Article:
18. The Rest of the Session <ul><li>Preparation </li><ul><li>Research your guest and their expertise </li></ul><li>Presentation </li><ul><li>How to conduct the interview and stay in control </li></ul><li>Post-production </li><ul><li>Putting the polish on everything. </li></ul></ul>
  19. Preparation <ul><li>What are your goals from this interview? </li><ul><li>To find out something new?
  20. To be interrogative?
  21. To discuss a topic, trend or product?
  22. To make people laugh, think, cry or call them to action? Something else? </li></ul></ul>
  23. Preparation <ul><li>What does your guest want? </li><ul><li>To promote something... </li><ul><li>A product?
  24. A show, film or appearance
  25. A cause, charitable or otherwise </li></ul><li>To reach out to an audience </li><ul><li>Build profile
  26. Pro-active marketing </li></ul><li>To put something in public domain </li></ul></ul>
  27. Preparation <ul><li>What Sort of show are you doing? </li><ul><li>Entertainment </li><ul><li>Music, revue, slam poetry, </li></ul><li>Traditional chat show </li><ul><li>Guests on their own subject
  28. Material arund the guests for collour and information </li></ul><li>Round table discussion </li><ul><li>Regular commentators and guest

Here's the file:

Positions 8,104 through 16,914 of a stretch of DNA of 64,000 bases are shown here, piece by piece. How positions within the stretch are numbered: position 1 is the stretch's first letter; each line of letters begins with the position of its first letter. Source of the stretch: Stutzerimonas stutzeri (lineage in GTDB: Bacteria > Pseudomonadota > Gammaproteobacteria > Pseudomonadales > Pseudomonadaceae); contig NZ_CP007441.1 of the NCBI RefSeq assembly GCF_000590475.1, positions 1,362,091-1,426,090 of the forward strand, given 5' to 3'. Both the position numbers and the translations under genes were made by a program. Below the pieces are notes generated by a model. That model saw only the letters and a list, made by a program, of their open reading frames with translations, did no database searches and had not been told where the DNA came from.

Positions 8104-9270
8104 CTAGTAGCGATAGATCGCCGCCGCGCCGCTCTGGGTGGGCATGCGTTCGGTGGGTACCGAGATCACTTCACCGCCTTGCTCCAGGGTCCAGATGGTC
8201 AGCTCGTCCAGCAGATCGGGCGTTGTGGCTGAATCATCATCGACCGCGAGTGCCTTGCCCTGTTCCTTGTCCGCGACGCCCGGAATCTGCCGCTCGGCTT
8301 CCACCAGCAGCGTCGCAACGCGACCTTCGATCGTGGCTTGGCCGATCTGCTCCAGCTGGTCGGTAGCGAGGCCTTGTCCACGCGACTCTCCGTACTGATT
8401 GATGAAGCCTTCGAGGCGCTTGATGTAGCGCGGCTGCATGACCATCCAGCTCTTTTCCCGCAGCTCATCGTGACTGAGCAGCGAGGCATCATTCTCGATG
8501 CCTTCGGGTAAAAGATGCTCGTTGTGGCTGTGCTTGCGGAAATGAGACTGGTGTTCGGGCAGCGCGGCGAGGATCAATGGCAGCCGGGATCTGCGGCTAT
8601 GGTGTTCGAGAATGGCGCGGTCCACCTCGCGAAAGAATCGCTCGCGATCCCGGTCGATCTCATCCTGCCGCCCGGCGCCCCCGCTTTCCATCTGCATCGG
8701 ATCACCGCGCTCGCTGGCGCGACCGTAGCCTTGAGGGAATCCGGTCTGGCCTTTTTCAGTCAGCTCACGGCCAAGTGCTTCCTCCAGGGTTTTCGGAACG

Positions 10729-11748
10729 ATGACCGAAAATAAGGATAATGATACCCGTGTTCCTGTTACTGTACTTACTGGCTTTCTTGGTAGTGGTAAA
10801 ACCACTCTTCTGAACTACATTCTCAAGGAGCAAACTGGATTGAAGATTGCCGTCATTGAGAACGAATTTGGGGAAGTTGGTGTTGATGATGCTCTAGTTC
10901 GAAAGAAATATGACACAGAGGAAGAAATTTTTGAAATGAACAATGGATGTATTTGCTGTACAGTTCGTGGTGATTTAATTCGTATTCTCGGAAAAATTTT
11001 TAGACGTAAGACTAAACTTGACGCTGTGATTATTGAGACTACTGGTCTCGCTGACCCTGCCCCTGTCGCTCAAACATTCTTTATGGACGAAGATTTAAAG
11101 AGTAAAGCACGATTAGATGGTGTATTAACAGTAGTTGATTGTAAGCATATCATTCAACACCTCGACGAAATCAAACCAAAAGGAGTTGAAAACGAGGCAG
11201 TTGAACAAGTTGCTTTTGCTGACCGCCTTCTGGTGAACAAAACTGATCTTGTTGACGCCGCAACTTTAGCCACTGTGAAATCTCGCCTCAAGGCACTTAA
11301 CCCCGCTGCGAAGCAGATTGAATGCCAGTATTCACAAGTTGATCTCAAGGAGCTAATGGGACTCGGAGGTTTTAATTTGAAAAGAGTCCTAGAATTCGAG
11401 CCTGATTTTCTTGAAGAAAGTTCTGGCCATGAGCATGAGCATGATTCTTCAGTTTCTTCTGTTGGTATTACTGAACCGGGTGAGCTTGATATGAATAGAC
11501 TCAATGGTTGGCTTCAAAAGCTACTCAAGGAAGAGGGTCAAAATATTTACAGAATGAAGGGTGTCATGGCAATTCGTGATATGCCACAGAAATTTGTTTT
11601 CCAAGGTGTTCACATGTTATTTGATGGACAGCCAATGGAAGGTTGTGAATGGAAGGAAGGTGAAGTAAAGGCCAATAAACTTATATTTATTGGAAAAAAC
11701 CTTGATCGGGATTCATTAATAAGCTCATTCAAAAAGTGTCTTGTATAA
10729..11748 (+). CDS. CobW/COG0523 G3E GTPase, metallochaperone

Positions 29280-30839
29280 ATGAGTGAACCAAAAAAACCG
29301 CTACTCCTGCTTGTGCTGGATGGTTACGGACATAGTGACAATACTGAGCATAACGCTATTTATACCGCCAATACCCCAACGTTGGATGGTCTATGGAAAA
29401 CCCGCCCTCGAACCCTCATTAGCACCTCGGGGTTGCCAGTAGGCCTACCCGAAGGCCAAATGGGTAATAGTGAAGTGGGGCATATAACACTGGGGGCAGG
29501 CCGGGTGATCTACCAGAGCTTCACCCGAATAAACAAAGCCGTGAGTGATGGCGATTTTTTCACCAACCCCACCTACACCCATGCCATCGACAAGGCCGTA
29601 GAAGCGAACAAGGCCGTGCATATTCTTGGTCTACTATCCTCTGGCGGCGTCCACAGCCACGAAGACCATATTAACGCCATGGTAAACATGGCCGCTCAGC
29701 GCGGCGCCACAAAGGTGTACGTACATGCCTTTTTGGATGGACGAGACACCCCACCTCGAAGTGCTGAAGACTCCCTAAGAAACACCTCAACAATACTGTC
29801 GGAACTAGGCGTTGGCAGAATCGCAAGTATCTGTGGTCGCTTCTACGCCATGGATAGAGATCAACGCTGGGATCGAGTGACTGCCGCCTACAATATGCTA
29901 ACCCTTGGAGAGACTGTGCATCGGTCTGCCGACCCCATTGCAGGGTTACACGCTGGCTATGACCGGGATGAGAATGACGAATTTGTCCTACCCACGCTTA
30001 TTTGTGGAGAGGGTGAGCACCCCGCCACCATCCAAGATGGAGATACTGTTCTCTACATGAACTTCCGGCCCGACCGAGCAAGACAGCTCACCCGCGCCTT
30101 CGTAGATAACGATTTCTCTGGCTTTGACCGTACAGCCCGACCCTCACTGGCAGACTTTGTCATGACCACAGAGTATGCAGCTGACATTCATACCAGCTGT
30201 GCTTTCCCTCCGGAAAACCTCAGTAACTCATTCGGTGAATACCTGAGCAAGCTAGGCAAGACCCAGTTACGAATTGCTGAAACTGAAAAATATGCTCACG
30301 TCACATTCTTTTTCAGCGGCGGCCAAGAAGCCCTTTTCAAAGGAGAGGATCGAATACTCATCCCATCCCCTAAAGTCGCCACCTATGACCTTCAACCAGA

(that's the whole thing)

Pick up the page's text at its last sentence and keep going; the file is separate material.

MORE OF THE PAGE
29. TwiT style </li></ul></ul></ul>
  30. Preparation <ul><li>What should you research? </li><ul><li>The area/space you are talking about
  31. Your guest's personal background
  32. More depth in the area your guest wants to speak about.
  33. The competition </li><ul><li>...of your guest
  34. ... maybe of other shows </li></ul><li>Whatever people are saying about your guest </li></ul></ul>
  35. Preparation <ul><li>Where you could research </li><ul><li>Google their name! </li><ul><li>Fan sites
  36. Online discussions </li></ul><li>Wikipedia
  37. Ask them! </li><ul><li>personal blog or website, including Facebook, Twitter, etc </li></ul><li>Company website
  38. Press releases </li></ul></ul>
  39. Preparation <ul><li>Questions </li><ul><li>Sometimes asked for by PR
  40. Parry this to “areas of discussion”
  41. Can be a very rigid interview. </li></ul><li>Sparks </li><ul><li>Requires more confidence
  42. Becomes more of a conversation
  43. Allows you to diverge to interesting areas if you can keep control of the flow </li></ul></ul>
  44. Preparation <ul><li>What if you have a crush on your guest? </li><ul><li>Don't hide it
  45. Be honest
  46. Keep fawning to a minimum
  47. Do not do it on tape </li><ul><li>Unless it's funny </li></ul><li>Enjoy it! </li><ul><li>You have them to yourself for thirty minutes! </li></ul></ul></ul>
  48. Presentation <ul><li>Sort out a meeting time
  49. Have their mobile number, and a PA's number
  50. Get their early!
  51. If remote </li><ul><li>Have the tech double checked at both ends </li></ul><li>If in person </li><ul><li>Sort out some water and glasses